Emboldened By A Bout With Cancer

Beating breast cancer changed the way Karen Garcia looked at life, and she came out stronger

She stood in the shower, tugging out the remains of her hair.

This is a scene in Karen M. Garcia’s autobiography If I Fall Apart: A Memoir of Breast Cancer and Bilateral Mastectomy.


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Karen M. Garcia’s first book, an autobiography detailing her personal encounter with breast cancer, was published in August | Rachel Breit photo

Published in August, the book provides a candid account of her breast cancer diagnosis, treatment and survival.

It was a project she started as a way to share her story with her two daughters and future generations within the family, and she was largely influenced by her desire to inform other women.

“All during my treatment I was looking for a way to help other women,” she says.

Admittedly difficult at the start, Garcia began penning her thoughts in January.

Her story began with something as innocuous as a lump.

On any other area of her body, it might not have garnered any concern. But this time, it was a lump she found in her left breast while doing a self-examination.

She chose to ignore it – something she sees as “dumb” in retrospect.

“Apparently, when it happens to you, it’s totally different,” she says. “It’s easy to ignore stuff.”

Nearly a year later, the lump forgotten, Garcia found herself in her doctor’s office for an immediate follow-up appointment after a routine mammogram.

She listened as the mammogram technologist informed her that a lump had been detected in her left breast.

Dread filled her as she suddenly remembered the lump she had felt and ignored in July the year before.

After a series of tests to confirm what Garcia instinctually suspected, she was diagnosed with Stage IIB breast cancer in February 2007.

It was news that brought her and husband Nestor to tears.

With no way of running, emotion was short-lived as she realized the severity of her diagnosis and made a decision to fight for her life.

Her doctor told her that the best chance of survival would be to undergo a mastectomy, a procedure that would remove her breast and its tissue all the way to her collarbone. Not wanting to go through the experience again, she quickly made the decision to have a bilateral mastectomy.

“I didn’t think about … how I would look afterward,” she says. “I just wanted it out.”

The next month she underwent her first surgery to remove both breasts.

In the period of treatment that followed, Garcia went through chemotherapy and reconstructive surgery.

In April 2008, she completed active treatment and currently is down to one routine visit to her oncologist every six months.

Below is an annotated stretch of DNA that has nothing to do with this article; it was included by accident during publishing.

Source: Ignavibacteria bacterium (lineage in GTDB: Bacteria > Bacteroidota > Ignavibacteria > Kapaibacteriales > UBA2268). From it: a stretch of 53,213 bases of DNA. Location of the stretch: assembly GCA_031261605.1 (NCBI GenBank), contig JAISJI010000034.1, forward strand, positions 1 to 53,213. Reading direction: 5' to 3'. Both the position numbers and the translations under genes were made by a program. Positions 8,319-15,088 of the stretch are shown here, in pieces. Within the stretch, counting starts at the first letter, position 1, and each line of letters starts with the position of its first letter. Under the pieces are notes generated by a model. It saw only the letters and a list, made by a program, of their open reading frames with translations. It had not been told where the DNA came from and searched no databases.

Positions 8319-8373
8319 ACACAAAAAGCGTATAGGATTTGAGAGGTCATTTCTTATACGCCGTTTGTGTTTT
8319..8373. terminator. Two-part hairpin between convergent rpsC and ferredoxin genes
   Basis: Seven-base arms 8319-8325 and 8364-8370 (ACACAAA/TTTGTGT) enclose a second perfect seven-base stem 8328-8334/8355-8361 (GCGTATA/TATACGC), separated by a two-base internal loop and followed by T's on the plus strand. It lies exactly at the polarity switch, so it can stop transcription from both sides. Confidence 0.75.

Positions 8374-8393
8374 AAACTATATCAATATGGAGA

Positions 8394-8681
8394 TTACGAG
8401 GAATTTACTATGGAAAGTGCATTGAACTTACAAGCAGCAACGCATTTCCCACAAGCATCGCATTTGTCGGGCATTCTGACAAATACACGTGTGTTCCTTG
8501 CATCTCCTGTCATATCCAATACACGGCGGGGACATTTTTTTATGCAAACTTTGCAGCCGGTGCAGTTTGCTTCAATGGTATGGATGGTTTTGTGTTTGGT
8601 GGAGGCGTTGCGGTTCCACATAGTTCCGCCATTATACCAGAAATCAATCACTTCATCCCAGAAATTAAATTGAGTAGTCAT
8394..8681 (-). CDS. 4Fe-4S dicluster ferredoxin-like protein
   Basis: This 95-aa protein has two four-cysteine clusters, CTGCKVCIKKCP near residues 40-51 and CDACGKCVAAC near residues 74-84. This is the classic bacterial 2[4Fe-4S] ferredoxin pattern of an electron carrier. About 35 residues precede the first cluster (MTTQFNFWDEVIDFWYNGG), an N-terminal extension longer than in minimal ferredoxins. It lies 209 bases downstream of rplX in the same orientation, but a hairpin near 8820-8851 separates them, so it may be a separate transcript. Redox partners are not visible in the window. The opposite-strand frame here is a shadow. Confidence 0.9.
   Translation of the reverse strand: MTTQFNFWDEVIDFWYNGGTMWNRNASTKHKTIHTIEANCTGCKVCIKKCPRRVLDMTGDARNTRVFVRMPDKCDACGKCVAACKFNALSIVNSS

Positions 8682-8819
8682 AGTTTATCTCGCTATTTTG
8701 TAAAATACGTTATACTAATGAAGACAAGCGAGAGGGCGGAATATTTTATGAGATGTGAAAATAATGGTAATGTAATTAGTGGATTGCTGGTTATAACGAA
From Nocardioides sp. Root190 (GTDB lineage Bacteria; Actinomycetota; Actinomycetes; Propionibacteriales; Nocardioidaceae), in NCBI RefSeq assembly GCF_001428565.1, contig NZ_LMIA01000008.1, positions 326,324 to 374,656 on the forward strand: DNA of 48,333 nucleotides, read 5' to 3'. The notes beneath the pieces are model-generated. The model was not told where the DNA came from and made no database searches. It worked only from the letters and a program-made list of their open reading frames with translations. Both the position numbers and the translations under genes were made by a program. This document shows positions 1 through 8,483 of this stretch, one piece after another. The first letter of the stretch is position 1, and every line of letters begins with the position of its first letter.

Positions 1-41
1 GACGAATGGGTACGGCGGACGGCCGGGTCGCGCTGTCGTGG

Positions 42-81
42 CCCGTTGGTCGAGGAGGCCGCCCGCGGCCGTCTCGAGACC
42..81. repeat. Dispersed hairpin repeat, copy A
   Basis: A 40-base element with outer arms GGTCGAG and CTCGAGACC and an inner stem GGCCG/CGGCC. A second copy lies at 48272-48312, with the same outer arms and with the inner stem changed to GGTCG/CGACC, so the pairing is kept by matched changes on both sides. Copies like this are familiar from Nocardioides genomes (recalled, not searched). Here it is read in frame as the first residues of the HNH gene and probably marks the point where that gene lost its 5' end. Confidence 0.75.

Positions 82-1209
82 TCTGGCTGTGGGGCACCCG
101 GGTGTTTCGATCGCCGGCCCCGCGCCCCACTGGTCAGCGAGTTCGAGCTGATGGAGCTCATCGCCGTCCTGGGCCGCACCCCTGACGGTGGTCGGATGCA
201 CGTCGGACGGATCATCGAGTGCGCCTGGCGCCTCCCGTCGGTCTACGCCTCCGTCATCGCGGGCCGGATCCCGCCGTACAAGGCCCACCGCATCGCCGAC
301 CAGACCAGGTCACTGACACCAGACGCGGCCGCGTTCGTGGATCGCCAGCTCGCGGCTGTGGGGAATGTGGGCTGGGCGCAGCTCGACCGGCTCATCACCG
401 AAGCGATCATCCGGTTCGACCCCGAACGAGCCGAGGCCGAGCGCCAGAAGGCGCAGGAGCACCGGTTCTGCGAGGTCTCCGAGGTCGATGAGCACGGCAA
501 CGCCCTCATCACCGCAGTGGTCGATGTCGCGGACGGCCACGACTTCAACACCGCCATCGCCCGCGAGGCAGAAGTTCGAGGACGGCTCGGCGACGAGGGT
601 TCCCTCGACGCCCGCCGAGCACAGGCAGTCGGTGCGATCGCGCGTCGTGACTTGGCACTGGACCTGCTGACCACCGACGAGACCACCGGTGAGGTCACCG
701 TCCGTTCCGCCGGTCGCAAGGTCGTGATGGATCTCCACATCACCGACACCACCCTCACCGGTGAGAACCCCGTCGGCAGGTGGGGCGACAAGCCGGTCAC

The pains of the aftermath of surgery and the exhaustion and physical toll chemotherapy wrought, and even her life after surviving, are all told in excruciating detail, but with a voice of strength that is a testament to her character.

With stories of friends who supported her during her treatment and recovery, her biggest champion through everything has remained her husband of more than 30 years.

All you have to do is open the book.

“His name is on almost every page,” she says, laughing.

Most importantly, the autobiography was something born of Garcia discovering herself and finding a place of contentment and satisfaction with her life.

“What happens with a lot of women after going through breast cancer treatment is they become really bold,” she says, “and that happened to me, too.”

Garcia went back to school while still working full time, and in 2011 she graduated with an executive MBA from Shidler College of Business at the University of Hawaii at Manoa.

Currently, she works as an executive secretary at Hawaiian Electric Company.

“I’ve always projected the image of being very confident,” she says, “but inside, I’ve always had doubts and now … I feel just as confident and bold as I might appear on the outside.”

October is National Breast Cancer Awareness Month.

“Get your mammogram on time, don’t wait,” says Garcia. “And the other thing is, if you are faced with this type of life-threatening situation, you need to have hope.”

On Oct. 4, Garcia participated in The Power of Pink. The night, sponsored by A Little Bit of Everything, commemorated National Breast Cancer Awareness Month and raised $500 for the Women’s Center Fund at Kapiolani Medical Center for Women and Children.

“If I Fall Apart: A Memoir of Breast Cancer and Bilateral Mastectomy” can be found online at and in local stores: A Little Bit of Everything, Hawaii Pacific Health gift shops on Oahu, Highway Inn and Waipahu Dry Cleaners.

For more information about Garcia, visit her blog,